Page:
Photoshop newbie question...

Discussion in 'Digital Photography' started by D34th, Jul 25, 2006.

  1. D34th macrumors regular

    Joined:
    Apr 14, 2006
    Location:
    Connecticut
    #1
    I have fooled around with Photoshop for a few years on some of my friends computers, but now I think I'm a little bit more serious about it. I have a simple question that I'm sure many of you can answer. How do I add color to only some parts of a black and white picture. For example, I have a picture of a person, I convert it to black and white, and I want just the eyes to be the actual color. Is there any other/easier way to do this besides using the Lasso tool and cutting out the eye from the color picture? When I use the Lasso tool, it is never a clean cut and it doesn't fit perfectly...Thank you all.
     
  2. Blue Velvet Moderator emeritus

    Joined:
    Jul 4, 2004
    #2
    What you need to do is to not turn the picture to black and white.

    Just as a practice to get the concept:

    1) Take a colour image, work on a copy

    2) Go into quick-mask mode (key Q); or toggle the two rectangular buttons on the toolbox beneath the colour pickers to use Quick Mask.

    3) Grab a brush, making sure that you have black selected as your foreground colour, size and soften it to your needs to 'paint' the area you want to keep colour.

    4) Paint an area with it, it should paint in red or another colour, use the eraser to clean it up if necessary.

    5) Exit Quick-Mask mode, you should now see the area you painted as a selection with the 'marching ants' (the animated dotted line).

    6) Then key Apple-U, or menu Image>Adjustments>Hue/Saturation and pull the Saturation down to -100 to pull all of the colour out of the area.

    7) If it does the wrong area, then undo it and invert the selection so it chooses the opposite of what was originally selected. (Shift-Apple-I) or Menu>Select>Inverse


    Here's a page of links for further messing with Quick Mask Mode.
    http://www.graphic-design.com/Photoshop/tutorials/quickmask.html

    (That's just one way to do it though; personally I would do it with a layer mask and an adjustment layer although I'm not sure if I could explain that so easily from scratch).
     
  3. seenew macrumors 68000

    seenew

    Joined:
    Dec 1, 2005
    Location:
    Brooklyn
    #3
    Take the original photo, make a duplicate layer, turn the new layer black and white (desaturate), then use a small brush to erase out just the eyes. The color from the layer below will show through.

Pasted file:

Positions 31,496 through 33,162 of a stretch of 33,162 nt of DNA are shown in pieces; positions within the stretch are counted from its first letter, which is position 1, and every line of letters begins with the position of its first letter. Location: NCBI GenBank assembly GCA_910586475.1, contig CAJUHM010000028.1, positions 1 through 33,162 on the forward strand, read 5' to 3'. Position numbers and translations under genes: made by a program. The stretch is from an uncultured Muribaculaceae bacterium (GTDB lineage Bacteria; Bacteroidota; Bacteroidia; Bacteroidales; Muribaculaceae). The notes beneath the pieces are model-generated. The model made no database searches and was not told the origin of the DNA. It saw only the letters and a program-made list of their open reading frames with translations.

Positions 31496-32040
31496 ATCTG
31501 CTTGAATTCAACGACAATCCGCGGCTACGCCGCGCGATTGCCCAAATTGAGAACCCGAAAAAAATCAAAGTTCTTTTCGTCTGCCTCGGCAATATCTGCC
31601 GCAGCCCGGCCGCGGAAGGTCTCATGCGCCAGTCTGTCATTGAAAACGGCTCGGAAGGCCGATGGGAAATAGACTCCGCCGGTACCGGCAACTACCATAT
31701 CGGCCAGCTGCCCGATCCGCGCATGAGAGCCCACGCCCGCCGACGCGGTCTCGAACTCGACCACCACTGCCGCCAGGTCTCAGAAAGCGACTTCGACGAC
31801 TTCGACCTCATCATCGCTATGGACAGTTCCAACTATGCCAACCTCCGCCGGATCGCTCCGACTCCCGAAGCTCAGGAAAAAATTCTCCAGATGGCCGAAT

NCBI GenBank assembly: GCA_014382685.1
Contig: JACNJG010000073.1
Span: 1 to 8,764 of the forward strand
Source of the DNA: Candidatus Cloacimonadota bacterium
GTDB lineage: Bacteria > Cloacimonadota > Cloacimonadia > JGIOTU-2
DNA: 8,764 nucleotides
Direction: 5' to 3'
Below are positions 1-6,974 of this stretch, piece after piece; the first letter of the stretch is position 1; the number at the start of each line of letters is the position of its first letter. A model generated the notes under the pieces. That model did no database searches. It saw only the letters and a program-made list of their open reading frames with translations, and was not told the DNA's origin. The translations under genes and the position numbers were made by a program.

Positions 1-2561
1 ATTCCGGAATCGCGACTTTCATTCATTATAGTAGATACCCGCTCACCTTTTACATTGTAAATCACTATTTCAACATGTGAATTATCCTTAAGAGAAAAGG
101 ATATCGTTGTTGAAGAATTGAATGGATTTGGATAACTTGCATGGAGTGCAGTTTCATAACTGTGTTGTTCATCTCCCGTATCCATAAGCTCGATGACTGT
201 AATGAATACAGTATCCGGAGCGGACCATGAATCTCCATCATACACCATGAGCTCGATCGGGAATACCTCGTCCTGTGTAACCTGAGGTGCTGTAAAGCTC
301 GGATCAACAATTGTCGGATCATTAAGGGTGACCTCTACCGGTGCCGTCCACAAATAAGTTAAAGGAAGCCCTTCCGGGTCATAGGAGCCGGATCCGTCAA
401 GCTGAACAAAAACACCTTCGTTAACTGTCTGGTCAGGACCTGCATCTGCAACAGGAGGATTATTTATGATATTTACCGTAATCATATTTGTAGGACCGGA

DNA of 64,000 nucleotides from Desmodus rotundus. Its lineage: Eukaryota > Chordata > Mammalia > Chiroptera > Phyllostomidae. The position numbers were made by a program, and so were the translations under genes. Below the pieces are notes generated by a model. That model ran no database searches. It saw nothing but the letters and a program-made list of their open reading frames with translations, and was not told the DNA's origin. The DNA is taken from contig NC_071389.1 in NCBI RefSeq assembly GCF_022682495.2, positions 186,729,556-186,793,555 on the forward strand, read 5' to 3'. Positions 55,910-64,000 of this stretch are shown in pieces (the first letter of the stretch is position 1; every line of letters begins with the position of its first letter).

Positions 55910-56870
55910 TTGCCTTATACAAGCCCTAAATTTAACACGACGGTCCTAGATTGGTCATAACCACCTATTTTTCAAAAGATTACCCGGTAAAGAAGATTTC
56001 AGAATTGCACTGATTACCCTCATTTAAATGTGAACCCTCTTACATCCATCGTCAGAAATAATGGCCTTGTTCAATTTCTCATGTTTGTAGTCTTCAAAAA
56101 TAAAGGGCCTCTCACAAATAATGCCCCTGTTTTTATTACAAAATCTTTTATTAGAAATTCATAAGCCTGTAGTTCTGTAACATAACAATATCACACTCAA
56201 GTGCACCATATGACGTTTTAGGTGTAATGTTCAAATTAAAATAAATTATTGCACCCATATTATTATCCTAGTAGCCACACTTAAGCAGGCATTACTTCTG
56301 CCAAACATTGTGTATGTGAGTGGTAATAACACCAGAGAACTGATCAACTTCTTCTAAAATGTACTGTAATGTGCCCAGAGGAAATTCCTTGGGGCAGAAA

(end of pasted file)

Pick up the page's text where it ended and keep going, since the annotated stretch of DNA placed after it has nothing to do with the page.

Good luck!
     
  4. D34th thread starter macrumors regular

    Joined:
    Apr 14, 2006
    Location:
    Connecticut
    #4
    Alright wow, thanks guys. I guess I need a lot of practice and need to learn about photoshop some more. Thank you very much.
     
  5. rjphoto macrumors 6502a

    rjphoto

    Joined:
    Mar 7, 2005
    #5
    To get a better selection with the lasso tool, zoom in as clsoe as you can...fill up the screen with the part you want to lasso...

    After you select the lasso tool, clcik in the feather box and put in a random number to start with like 2, 5 or 10 (pixals to feather the edges of your selection. The amount can vary depending on the resolution of your image.).

    Now do your selection and editing.

    There are tons of tutorials out there. Check out Adobe's web site.
     
  6. wilburdl macrumors member

    wilburdl

    Joined:
    Jul 18, 2006
    Location:
    Atlanta
    #6
    OR, you could desaturate the image and use the history brush to restore the color where you want.
     
  7. Blue Velvet Moderator emeritus

    Joined:
    Jul 4, 2004
    #7
    The only reason I suggest my apparently long-winded and complex way is that I'm a big fan of being able to revisit any file that's been archived at a later stage if I want to reuse it or modify it for other things... or pull elements from it for other uses.

    I'm not that keen on destructive edits and will almost always work with editable masks and adjustment layers where possible. Think its good practice in a commercial environment although that's just my opinion...
     

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